Further, Professors Roy Y.J. Chua and Xi Zou, suggest that "luxury goods have an important effect on human behavior that is only now becoming clear—and that may have implications for addressing the continuation of objectionable choices among, for example, high-flying executives on Wall Street."
It's difficult to know exactly how to respond to that.
The story comes to us from Alyson Shontell at business insider.
Shontell adds: "…people who drive around in town cars and zip across the country in private jets make selfish decisions that enable them to do so. They make decisions that best benefit themselves and don't consider others as much. Chua says this could be the reason so many high-paid executives, like those on Wall Street, act irresponsibly"
But here's my favorite line from the interview with Chua: "Luxury does not necessarily induce one to do harm to others, but simply causes one to be less concerned or considerate toward them."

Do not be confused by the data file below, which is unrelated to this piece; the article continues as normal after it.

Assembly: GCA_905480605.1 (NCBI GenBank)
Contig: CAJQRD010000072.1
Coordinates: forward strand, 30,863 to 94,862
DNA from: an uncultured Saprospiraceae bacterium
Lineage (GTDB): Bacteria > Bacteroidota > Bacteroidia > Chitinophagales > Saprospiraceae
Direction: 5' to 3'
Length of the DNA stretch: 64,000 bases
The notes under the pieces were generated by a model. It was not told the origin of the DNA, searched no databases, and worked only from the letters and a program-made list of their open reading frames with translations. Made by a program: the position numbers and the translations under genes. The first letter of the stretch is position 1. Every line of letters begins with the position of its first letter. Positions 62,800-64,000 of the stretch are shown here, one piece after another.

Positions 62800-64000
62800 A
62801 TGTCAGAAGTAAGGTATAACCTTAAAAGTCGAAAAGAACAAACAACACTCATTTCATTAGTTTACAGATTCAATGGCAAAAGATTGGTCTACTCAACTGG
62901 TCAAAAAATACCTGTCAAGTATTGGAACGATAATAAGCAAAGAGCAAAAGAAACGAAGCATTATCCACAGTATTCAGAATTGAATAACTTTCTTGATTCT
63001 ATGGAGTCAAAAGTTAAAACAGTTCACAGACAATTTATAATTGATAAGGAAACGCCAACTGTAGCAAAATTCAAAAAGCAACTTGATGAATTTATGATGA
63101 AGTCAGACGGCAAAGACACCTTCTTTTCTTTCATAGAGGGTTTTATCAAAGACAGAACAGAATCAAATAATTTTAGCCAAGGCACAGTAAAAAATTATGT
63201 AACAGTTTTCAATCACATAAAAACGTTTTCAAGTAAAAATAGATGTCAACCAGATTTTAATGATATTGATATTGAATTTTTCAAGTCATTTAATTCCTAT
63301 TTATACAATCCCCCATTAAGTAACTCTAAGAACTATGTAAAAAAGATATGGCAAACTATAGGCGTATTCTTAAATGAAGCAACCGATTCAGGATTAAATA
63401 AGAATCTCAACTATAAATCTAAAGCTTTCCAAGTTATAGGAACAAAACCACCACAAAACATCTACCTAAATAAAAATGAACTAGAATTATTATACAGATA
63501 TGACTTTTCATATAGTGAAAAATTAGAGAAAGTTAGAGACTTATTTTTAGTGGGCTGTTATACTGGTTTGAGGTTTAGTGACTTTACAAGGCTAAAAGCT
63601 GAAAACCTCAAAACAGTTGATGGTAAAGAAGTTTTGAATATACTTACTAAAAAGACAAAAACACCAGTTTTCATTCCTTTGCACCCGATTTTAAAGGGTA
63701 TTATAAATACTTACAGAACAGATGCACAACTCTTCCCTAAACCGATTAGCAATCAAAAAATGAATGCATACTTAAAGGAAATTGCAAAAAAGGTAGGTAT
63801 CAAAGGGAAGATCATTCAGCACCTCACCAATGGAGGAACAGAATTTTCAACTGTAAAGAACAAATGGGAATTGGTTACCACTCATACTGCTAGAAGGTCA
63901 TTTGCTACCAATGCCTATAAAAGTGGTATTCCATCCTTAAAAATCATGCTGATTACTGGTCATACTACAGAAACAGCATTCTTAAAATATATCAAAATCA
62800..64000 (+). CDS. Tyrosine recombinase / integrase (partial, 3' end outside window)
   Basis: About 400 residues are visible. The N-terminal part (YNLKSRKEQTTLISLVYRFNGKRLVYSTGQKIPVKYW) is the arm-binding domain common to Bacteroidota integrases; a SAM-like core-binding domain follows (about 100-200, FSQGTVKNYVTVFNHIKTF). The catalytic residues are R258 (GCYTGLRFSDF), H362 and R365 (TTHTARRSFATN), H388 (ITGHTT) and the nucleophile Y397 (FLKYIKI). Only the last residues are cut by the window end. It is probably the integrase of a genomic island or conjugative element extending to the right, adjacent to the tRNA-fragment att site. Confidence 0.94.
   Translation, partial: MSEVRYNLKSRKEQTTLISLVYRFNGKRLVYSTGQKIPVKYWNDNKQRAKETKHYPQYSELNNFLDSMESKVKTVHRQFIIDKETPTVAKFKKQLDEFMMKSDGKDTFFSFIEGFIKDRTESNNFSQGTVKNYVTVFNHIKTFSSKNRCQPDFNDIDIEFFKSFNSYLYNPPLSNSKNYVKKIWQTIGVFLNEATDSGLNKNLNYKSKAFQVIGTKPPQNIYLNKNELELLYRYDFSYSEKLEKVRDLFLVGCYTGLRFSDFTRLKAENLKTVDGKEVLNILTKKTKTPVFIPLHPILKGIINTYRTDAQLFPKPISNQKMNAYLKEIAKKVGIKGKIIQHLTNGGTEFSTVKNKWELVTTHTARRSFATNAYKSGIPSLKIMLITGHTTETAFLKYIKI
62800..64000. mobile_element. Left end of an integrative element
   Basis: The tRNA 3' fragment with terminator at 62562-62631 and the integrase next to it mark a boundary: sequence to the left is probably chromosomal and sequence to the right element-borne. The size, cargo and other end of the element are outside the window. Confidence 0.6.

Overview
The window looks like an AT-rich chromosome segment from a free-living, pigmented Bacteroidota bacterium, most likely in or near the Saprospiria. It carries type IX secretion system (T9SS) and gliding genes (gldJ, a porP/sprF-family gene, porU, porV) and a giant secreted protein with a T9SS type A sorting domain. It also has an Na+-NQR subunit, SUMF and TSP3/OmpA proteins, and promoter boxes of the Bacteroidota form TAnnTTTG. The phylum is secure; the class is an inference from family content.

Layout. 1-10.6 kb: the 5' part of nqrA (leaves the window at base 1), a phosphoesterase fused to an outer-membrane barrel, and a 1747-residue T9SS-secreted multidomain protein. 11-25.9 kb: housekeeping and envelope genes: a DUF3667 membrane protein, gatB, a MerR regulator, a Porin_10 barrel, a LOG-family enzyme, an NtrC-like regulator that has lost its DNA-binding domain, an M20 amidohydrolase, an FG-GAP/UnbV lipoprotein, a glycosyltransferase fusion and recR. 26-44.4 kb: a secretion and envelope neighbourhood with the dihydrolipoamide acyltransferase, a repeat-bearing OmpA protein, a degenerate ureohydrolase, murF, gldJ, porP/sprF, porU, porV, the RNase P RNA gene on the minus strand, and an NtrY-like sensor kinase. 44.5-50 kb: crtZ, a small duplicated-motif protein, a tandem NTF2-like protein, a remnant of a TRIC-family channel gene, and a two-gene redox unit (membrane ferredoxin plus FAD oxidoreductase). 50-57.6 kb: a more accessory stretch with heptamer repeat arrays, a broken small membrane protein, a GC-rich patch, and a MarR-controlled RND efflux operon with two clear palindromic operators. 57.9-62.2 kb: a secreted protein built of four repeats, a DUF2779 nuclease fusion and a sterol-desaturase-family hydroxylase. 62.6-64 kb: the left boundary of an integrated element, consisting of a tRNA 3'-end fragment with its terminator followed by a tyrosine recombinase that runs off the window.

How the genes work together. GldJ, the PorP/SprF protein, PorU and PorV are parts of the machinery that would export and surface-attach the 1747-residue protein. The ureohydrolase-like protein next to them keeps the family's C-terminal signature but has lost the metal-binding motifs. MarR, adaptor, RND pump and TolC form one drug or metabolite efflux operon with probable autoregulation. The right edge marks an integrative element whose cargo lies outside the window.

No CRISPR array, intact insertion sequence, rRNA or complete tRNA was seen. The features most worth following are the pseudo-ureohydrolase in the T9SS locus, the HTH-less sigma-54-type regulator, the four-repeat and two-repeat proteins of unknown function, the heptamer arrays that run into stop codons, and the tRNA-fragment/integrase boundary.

In other words: Don't be offended. You aren't important enough to merit actual malice. You are merely collateral damage — an extra in the movie of someone else's life.
Of course, correlations can run both ways. One can pursue a healthy interest in 'luxury' because one begins life feeling more self-entitled in the first place. And, one imagines, cause-and-effect can become inextricably entwined — creating a vicious spiral of luxury and self-centered decision-making.
Chua also makes the leap to inferring a proposed remedy from his data set luxury and selfishness: "Perhaps besides limiting the size of bonuses, limiting corporate excesses and luxuries might be a step toward getting executives to behave more responsibly."
If the administration is open to taking its cue from Chua, look forward to regulators coming into your bedroom to check the thread count on your sheets. _______________________________________________
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